I remember growing up and always hearing about "all the children starving in China." So I find it pretty amazing at what a powerhouse they've become, economically. On the one hand, I find myself thinking "Good for them!," but on the other hand, I guess I do find it a bit frightening because they are rapidly becoming such a huge contributor to the world's energy consumption. I realize, though, that much of this is due to their manufacturing of goods that are exported to the US.

It also worries me that China is buying up so much of the US's debt. But perhaps the fact that the US and China's economies are so inter-dependent now will help safeguard against any really negative repercussions from that (?). I don't know...

Well, economics is certainly (and perhaps obviously) not my forte. But just the other night, I watched a pretty good documentary about much of this, titled "The China Question." It really provided some interesting insight into the growth of China's economy from what I felt was a fairly objective viewpoint:

http://thechinaquestion.com/
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Old 25.06.2011, 22:41
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Re: China, India, U.S. and future of global economy

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About "You will continue to have the super rich in Europe and North America"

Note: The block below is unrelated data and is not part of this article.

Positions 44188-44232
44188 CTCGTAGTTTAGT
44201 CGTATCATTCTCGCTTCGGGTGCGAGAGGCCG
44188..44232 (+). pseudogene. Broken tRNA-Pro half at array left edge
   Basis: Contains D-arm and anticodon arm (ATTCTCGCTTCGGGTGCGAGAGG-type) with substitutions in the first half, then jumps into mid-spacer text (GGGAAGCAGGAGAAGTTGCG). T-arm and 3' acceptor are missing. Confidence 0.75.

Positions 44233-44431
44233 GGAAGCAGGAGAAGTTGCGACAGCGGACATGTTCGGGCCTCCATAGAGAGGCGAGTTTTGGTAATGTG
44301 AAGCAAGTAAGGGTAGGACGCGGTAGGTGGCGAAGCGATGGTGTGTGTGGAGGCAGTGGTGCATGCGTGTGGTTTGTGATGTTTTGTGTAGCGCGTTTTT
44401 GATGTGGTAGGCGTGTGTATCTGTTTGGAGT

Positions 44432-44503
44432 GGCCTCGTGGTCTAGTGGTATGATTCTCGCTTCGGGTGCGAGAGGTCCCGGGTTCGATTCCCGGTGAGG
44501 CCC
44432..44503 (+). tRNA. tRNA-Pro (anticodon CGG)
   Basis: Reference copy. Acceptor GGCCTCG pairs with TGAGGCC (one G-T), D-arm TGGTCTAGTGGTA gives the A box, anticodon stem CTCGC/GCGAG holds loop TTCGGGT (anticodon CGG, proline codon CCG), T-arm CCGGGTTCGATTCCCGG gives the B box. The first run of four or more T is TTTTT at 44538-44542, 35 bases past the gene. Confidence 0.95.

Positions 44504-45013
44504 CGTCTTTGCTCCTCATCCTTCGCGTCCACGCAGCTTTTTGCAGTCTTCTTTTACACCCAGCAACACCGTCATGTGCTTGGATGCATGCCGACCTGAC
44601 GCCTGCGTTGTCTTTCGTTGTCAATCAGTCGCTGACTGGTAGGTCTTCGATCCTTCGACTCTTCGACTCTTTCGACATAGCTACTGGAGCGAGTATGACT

From where did you get this comment that implies there are few super rich in India & China?

There are many super rich in India, for example; according to the 2010 Merrill Lynch-Capgemini World Wealth Report, in India, the number of high net worth individuals (HNWIs) with minimum investable assets of $1 million rose to 126,700 by the end of 2009
Even more in China estimated to have 383,000 individuals of high net worth this year, according to China Private Wealth Report 2010 released Tuesday by Forbes China in association with China Construction Bank.
That's not what I meant...I should have been more clear, I mean "super rich' as in amazingly rich average living standards for Westerns and Japanese (and also I guess Koreans, taiwanese) as compared to most of the world...

On average everyone on this board is quite Rich compared to the average person living in a developed nation. I think we forget that...a trip to some place like Ethiopia (where I was last December) is a good reminder.
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Old 25.06.2011, 22:50